3.4. Gazale formulas and a general theory of hyperbolic functions


Recently, the Egyptian mathematician Midchat Gazale [29], by studying the recursive relation (8), had deduced the remarkable formula named in [13] Gazale formula. For the case of the Fibonacci m-numbers, this formula takes the following form:


where m>0 is a given positive real number, Fm is the “golden m-proportion” given by (10), n = 0, ±1, ±2, ±3, ... . The similar Gazale formula for the Lucas m-numbers is deduced in [13]:

Lm(n) = Fmn + (-1)nFm-n                                                             (19)

First of all, we note that “Gazale formulas” (16) and (17) are a wide generalization of “Binet formulas” (1) (m=1).

            The most important result is that “Gazale formulas” (18) and (19) resulted in a general theory of hyperbolic functions [12].

Hyperbolic Fibonacci m-sine


Hyperbolic Fibonacci m-cosine


Hyperbolic Lucas m-sine


Hyperbolic Lucas m-cosine


The formulas (20)-(23) give an infinite number of hyperbolic models of nature because every real number m originates its own class of the hyperbolic functions given by (20)-(23).  As is proved in [12], these functions have, on the one hand, the “hyperbolic” properties similar to the properties of the classical hyperbolic functions, on the other hand, the “recursive” properties similar to the properties of the Fibonacci m-numbers (8). In particular, the classical hyperbolic functions are partial case of the hyperbolic Lucas m-functions. For the  the classical hyperbolic functions are connected with the hyperbolic Lucas m-functions by the following correlations:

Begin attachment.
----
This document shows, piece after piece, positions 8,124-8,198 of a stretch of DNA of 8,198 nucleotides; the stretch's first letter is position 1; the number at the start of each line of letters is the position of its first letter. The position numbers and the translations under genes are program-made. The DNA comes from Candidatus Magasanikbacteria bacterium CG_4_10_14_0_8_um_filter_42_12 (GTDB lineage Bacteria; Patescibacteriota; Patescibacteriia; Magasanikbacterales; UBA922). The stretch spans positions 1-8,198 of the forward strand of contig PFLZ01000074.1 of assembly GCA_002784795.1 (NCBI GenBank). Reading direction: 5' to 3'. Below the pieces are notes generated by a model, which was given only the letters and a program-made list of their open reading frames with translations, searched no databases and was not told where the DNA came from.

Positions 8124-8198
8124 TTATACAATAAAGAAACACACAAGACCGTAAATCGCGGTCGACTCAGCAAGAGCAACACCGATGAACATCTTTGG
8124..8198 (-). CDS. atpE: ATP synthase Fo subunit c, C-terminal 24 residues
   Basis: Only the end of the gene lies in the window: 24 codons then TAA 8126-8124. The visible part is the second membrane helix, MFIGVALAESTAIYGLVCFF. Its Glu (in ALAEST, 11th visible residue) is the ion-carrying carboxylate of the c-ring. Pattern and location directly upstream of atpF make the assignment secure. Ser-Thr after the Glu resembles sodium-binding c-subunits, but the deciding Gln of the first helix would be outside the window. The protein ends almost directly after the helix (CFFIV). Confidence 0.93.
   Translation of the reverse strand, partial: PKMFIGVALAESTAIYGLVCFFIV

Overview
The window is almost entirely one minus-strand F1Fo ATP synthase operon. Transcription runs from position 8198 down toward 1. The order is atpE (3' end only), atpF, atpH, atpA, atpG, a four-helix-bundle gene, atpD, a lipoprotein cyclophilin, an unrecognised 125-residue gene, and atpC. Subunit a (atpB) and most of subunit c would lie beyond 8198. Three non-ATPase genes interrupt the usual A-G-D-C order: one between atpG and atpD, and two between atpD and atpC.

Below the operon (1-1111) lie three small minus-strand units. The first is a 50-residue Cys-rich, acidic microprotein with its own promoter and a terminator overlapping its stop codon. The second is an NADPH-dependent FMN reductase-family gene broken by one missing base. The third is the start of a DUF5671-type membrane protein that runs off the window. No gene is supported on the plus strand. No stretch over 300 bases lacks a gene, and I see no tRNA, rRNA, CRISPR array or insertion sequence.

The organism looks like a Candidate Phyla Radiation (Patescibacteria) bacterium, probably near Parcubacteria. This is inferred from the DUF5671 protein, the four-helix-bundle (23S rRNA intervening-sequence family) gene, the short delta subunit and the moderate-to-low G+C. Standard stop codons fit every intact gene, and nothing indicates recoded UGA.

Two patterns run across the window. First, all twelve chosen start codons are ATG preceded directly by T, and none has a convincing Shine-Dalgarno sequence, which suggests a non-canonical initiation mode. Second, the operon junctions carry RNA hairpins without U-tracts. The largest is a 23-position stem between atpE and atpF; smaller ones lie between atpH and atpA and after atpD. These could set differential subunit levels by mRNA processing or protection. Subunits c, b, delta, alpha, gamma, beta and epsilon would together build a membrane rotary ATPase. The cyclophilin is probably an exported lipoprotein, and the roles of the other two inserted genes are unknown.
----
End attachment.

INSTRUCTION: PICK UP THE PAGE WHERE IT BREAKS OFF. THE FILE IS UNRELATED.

and            .                            (24)

Note that for the case m=1, the hyperbolic Fibonacci and Lucas m-functions (20)-(23) coincide with the symmetric hyperbolic Fibonacci and Lucas functions (15) and (16). Above we noted that the functions (15) and (16) can be attributed to the fundamental mathematical results of modern science because they “reflect phenomena of Nature,” in particular, phyllotaxis phenomenon. It is obviously that this conclusion can be true for the hyperbolic Fibonacci and Lucas m-functions (20)-(23). These functions set a general theory of hyperbolic functions what is of fundamental importance for contemporary mathematics and theoretical physics. We can suppose that hyperbolic Fibonacci and Lucas m-functions, which correspond to the different values of m, can model  different physical phenomena.  For example, for the case m=2 the recursive relation (8) is reduced to the recursive relation

F2(n) = 2F2(n-1) + F2(n-2); F2(0)=0, F2(1)=1,                        (25)

which gives the so-called Pell numbers: 0, 1, 2, 5, 12, 29, ... . In this connection, the formulas for the “golden 2-proportion” and hyperbolic Fibonacci and Lucas 2-numbers take the following forms, respectively:

Ф2 = 1+,


            A general theory of hyperbolic functions given by (20)-(23) can lead to the following scientific theories of fundamental character:  (1)  Lobachevski’s “golden” geometry; (2) Minkovski’s “golden”  geometry as original interpretation of Einstein’s special relativity theory. In Lobachevski’s “golden” geometry and Minkovski's "golden" geometry, the processes of real world are modeled, in general case, by the hyperbolic Fibonacci and Lucas m-functions (20)-(23). Lobachevski’s geometry, Minkovski's geometry and Bodnar's geometry [8] are partial cases of this general hyperbolic geometry. We can suppose that such approach is of great importance for contemporary mathematics and theoretical physics and could become a source of new scientific discoveries.


3.5. Algorithmic measurement theory